FYI Blog

Will You Still Love Me Tomorrow?

Four Signs a Donor Relationship Wasn’t Made to Last
(And What You Can Do About It)

For all the talk in our industry about donor retention, donor desirability is a rarely discussed topic. But the fact is: Acquiring the right type of donor is as critical to strong retention as any post-acquisition cultivation strategy. Some donors, despite making a first gift, may simply not be good matches.

Here are four signs that you may be spending resources on donors who just aren’t that into you—along with some suggestions for boosting the chances for a mutually beneficial relationship.

Sign No. 1: The Narrow Shared Interest (“You like birds? I like birds! It must be love!”)

One environmental nonprofit had mailed a single-issue acquisition package for several years—we’ll borrow from Dr. Seuss and call it the “Save the Mop-Noodled Finch” campaign. But although thousands of bird lovers alit to make a first gift, they were as flighty as the feathered fowl when it came time to renew.

What happened? Donors were joining based on an issue they felt passionate about. But ultimately they didn’t understand the full scope of the nonprofit’s work and mission. So, when subsequent solicitations turned to other conservation issues, the bird-lovers weren’t buying.

The nonprofit has since broadened the acquisition message to educate potential donors about its larger conservation mission—in addition to talking about the plight of specific species. Donors who respond are still passionate, but they are also more informed and invested in the big picture—and retention has rebounded as a result.

Sign No. 2: The Impulse Marriage (“Since we’re here … let’s get hitched!”)

How many times have you been deeply inspired by a live performance, a museum exhibit, or a historical landmark—so inspired, in fact, that you made a gift on the spot? Now be honest: how committed were you to a long-term relationship with that organization?

“Not very” was the blunt answer one land stewardship organization got from on-site contributors (in not so many words). An analysis of donor retention by source revealed that individuals who made a first gift while visiting one of the nonprofit’s properties were far less likely to renew than donors who joined through direct mail.

We don’t advocate eliminating on-site sales—because every donor touchpoint matters. But the key takeaway here is that direct mail acquisition is still this organization’s best investment, coupled with a proactive cultivation plan for converting on-site contributors into loyal, long-term donors.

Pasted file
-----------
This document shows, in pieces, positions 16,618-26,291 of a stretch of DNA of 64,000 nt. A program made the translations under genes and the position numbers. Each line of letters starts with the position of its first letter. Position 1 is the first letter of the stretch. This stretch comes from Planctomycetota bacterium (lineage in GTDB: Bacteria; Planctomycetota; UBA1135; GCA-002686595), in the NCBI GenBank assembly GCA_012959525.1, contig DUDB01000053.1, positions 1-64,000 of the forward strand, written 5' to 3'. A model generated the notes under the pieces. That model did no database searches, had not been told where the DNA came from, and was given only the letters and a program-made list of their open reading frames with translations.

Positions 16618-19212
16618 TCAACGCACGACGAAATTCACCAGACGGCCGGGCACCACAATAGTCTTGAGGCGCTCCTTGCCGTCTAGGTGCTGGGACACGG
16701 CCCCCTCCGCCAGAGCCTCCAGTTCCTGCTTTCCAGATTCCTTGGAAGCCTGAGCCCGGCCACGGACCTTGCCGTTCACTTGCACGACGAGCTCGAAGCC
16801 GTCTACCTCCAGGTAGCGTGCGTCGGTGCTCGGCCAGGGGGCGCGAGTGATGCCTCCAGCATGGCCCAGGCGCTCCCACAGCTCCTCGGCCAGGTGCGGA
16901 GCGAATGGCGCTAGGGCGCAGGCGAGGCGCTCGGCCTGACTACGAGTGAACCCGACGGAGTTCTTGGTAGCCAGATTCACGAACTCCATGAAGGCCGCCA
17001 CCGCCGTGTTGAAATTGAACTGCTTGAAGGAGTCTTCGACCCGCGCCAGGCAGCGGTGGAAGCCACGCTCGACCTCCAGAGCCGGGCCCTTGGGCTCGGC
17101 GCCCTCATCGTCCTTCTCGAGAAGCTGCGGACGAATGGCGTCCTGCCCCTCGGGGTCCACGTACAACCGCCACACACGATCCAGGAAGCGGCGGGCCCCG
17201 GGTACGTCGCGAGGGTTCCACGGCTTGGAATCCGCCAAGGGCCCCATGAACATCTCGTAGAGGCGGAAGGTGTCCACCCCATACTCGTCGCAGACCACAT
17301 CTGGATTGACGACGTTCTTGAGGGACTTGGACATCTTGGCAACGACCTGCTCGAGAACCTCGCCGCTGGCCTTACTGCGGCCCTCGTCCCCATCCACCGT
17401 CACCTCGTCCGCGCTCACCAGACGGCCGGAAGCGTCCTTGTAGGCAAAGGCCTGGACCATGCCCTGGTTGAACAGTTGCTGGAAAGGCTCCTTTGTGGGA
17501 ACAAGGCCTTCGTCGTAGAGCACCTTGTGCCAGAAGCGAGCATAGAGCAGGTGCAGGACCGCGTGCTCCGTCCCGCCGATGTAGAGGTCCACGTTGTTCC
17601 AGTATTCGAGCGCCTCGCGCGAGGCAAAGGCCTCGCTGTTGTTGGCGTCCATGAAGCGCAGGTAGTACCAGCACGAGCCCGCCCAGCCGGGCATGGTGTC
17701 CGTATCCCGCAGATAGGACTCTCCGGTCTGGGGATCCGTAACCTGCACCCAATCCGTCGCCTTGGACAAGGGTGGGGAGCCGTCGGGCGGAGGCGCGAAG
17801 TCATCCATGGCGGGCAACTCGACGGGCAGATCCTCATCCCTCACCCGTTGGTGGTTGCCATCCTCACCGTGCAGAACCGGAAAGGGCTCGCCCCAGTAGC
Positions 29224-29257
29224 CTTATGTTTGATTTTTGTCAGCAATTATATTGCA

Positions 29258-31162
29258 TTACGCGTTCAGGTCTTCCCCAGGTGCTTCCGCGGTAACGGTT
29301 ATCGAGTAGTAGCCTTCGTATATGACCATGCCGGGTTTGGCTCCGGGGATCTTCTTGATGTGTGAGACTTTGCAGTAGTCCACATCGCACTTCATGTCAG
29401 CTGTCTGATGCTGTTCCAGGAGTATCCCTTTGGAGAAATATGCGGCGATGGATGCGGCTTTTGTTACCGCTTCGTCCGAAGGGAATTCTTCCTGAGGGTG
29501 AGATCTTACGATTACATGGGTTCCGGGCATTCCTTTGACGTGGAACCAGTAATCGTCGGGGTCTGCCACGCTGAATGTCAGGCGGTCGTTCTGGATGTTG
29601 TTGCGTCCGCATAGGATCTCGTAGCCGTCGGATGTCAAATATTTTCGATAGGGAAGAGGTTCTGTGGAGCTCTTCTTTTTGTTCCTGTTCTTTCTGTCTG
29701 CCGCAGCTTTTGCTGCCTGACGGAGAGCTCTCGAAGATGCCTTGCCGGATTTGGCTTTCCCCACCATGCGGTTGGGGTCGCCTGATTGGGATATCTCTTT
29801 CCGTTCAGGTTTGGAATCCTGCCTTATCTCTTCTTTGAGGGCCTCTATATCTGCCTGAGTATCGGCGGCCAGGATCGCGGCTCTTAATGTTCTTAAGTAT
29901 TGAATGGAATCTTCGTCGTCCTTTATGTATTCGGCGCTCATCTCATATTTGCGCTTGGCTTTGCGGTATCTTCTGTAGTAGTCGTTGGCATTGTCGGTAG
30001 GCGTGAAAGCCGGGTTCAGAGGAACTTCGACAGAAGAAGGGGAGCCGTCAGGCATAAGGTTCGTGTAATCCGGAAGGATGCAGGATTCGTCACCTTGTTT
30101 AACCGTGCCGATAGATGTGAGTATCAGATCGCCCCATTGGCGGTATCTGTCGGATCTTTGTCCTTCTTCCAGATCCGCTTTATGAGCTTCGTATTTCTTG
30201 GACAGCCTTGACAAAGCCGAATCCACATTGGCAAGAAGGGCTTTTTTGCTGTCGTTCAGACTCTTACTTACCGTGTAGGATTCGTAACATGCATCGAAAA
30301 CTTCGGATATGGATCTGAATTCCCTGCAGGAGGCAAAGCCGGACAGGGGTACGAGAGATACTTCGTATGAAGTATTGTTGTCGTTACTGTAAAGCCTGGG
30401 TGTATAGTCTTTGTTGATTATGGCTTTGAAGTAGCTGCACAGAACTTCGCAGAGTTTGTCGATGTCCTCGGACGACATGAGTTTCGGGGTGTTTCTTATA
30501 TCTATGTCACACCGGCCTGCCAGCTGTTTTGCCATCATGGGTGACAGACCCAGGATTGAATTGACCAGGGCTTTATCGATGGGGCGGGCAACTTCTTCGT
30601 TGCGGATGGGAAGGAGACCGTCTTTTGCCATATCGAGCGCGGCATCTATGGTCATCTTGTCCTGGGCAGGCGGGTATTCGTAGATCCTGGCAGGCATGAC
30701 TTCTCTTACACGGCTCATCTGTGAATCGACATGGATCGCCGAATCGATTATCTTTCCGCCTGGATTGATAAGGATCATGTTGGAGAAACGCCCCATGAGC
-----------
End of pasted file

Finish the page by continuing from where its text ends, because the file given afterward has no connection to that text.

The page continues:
Sign No. 3: The Cheap Date (“Just $5? What have I got to lose?!?”)

It’s natural to want to make donors an offer they can’t refuse—like a heavily discounted join offer or a nifty premium. The join rate looks great, but retention rates … well, not so much.

We’ve analyzed retention by giving level for dozens of organizations, and the results are consistent. Super-low-dollar donors renew at a much lower rate than donors who make higher dollar commitments. The ROI just isn’t there under a certain giving level.

Low-dollar donors have their place, but we caution organizations not to cheapen the join price by too much—or you’ll be spending money on donors who don’t return the love. Understanding donor value by giving level helps guide where to invest your energy and resources (i.e., probably not on the $5 donor who liked your mailing labels).

Sign No. 4: The Online-Only Relationship (“It was nice meeting online … now what?”)

Nonprofits have discovered the power of online outreach to recruit new donors. But just like real-life online dating, the strongest relationships eventually have to evolve beyond email to survive.

Consider these facts:

  • Many donors who join online switch to direct mail for subsequent gifts—many in their first renewal year.
  • Donors who give through multiple channels (mail, phone, online) have substantially higher retention rates and lifetime values.
  • For most organizations, direct mail still produces more than 75% of all gifts (compared to just 13% online).


So, the next time your board asks “why don’t we just fundraise online?”—you know what to say. Single-channel fundraising is a dead-end for developing long-term donor relationships.

Now that you know some signs that a new donor may not be “the one,” how do you measure the impact on retention? The simple answer: track and analyze.

At a minimum you should track donor retention on an annual basis, going back at least five years. Then take a deeper data dive to understand the retention micro-climate. For example, how are first-year donors renewing compared to multi-year donors? How does retention break down by giving level? By channel? By acquisition list and package?

Armed with these metrics, you can test and identify the factors that may be influencing donors to renew (or not). And you may just discover that adjusting your donor dating strategy can help you find those special supporters who will, as the song goes, still love you tomorrow.